Trick or treat: economic recovery and SPACs
In BNR Nieuwradio’s Beleggerspanel of 9 February 2021, Mary Pieterse-Bloem, Professor of Financial Markets at Erasmus School of Economics and Global Head Fixed Income at the Global Investment Center of the Private Bank of ABN AMRO, together with Reinder Wietsma of IBS Capital Management and Koen Bender of Mercurius Vermogensbeheer, discuss amongst others the prospects of economic recovery and the stance of the ECB and the announcement of a SPAC IPO in The Netherlands.
In the rebalancing of ABN Amro’s investment portfolio, luxury consumer goods (consumer discretionary) are assigned a greater weight at the cost of normal consumer goods. Construction materials have been given more weight as well. According to Pieterse-Bloem, this has to do with the prospect of economic growth and the complementary infrastructure investments. After more than a year of staying at home, not being able to persist in old consumption patterns, people are to spend more money in the coming period of hoped-for phase-out of measures.
Signs of recovery
In the United States, a package of aid measures has been announced of 1900 billion dollars to render ‘fast recovery’. 1900 billion dollars is a serious number, amounting up to 10 percent of the US GDP. According to Pieterse-Bloem, the most important question is yet to be decided upon: what will the money be spent on and how will the allocation of support end up in the right places? In the coming two weeks we will gain more information, since these plans still await approvement. However, it is important to stress that the risk of doing too little is more dangerous than the risk of doing too much. There does seem to be a change for the better, regarding inflation and the nourishment of healthy expectations for the future of the economy. For instance, oil prices are at the same level of before the pandemic again. This is an important indication of future expected inflation.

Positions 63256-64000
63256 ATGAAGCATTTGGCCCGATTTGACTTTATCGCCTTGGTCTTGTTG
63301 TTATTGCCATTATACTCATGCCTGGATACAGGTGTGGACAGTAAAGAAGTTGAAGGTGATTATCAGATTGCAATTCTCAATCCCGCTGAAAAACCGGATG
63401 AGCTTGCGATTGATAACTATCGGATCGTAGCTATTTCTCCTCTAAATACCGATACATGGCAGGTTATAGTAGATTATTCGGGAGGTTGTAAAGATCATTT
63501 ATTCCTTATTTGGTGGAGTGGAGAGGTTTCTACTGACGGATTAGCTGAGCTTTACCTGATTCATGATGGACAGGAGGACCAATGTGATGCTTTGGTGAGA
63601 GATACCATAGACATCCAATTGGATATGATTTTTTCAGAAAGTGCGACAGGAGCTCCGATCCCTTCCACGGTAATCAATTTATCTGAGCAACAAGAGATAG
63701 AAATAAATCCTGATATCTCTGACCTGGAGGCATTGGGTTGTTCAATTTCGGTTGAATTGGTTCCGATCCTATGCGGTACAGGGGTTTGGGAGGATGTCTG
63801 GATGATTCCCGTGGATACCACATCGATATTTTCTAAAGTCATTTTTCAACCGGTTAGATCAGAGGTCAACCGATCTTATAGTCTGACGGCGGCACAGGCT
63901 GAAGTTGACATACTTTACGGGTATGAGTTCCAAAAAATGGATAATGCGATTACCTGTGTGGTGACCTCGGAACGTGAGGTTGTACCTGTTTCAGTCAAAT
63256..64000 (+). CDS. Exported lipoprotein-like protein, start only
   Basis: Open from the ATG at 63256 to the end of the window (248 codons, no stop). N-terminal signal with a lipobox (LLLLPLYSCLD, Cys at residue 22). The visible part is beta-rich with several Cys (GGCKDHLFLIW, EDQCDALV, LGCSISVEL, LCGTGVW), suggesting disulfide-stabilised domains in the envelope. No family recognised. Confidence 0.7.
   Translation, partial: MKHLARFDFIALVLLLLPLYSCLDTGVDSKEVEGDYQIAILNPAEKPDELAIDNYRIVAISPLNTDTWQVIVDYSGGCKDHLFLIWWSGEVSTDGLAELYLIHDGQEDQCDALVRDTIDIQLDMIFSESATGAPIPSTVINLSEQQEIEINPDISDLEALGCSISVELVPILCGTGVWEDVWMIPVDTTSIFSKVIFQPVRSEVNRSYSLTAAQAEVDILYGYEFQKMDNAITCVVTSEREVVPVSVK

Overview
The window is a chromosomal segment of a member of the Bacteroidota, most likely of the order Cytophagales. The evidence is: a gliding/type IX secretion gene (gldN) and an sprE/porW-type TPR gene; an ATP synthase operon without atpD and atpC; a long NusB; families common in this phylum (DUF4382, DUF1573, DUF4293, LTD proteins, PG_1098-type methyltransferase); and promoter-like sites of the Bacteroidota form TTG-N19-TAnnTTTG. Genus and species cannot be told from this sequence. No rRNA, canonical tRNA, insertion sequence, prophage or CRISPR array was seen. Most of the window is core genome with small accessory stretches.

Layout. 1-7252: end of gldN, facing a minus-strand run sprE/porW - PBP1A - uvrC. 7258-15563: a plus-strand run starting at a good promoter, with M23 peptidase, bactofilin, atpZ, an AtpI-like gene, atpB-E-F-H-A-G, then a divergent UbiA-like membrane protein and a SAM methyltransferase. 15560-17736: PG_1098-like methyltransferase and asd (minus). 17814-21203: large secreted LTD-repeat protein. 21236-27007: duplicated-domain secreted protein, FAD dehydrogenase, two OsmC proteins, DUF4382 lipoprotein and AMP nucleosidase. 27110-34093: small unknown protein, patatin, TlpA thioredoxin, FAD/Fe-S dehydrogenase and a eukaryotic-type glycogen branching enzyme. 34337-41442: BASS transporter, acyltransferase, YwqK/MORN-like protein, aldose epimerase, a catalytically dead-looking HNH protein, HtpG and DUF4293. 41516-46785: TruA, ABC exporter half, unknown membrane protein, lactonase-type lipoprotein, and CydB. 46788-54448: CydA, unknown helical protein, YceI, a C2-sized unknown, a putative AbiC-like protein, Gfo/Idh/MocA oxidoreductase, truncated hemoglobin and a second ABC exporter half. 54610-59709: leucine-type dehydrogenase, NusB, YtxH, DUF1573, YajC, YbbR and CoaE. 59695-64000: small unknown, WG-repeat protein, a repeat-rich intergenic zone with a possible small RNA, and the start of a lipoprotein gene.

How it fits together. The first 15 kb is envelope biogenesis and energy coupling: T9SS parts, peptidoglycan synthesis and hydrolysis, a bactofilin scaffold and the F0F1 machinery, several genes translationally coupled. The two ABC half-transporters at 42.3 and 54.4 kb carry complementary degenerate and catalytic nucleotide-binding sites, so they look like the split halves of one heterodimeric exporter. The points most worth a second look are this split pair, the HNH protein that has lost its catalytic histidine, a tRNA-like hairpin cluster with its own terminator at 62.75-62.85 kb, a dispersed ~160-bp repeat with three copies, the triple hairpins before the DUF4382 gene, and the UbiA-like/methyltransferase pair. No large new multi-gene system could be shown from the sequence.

How is Europe coping? Lagarde, President of the ECB, has a positive image of the future. She points to the importance of a sound policy combining fiscal and monetary measures to fight the economic effects of the pandemic. According to Pieterse-Bloem, the forecasts of economic growth by the ECB are a bit too optimistic. She adds to this the assertion that the ECB is prone to give optimistic predictions.
Another subject is the emergence of SPACs (Special Purpose Acquisition Company): a company founded for the sole purpose of acquiring another company. To do so, the company raises money through an IPO. What (type of) company the SPAC intends to take over, is not clear. SPACs have a period of two years to find a company eligible for takeover. SPACs have become more popular during the last few years: the phenomenon is mostly seen in America, but are seen in the United Kingdom and France as well. In 2019, more than 13.6 billion dollars were raised in this way: more than four times the raised amount in 2016. Pieterse-Bloem: ‘what you buy, is a surprise in a little box’. The risk of SPACs is that people invest in a SPAC judging by the good name of someone who has tied their name to the project, for instance Steve Wozniak, one of the founding fathers of Apple. These people don’t bear any mention-worthy financial risk, but do reap the benefits if the project is a success. Pieterse-Bloem mentions the two-year term of a SPAC as well, since that is another risk that people have to bear in mind. During those two years, one’s investment is stuck within a vehicle that’s not listed, which implies more opportunity costs for investors.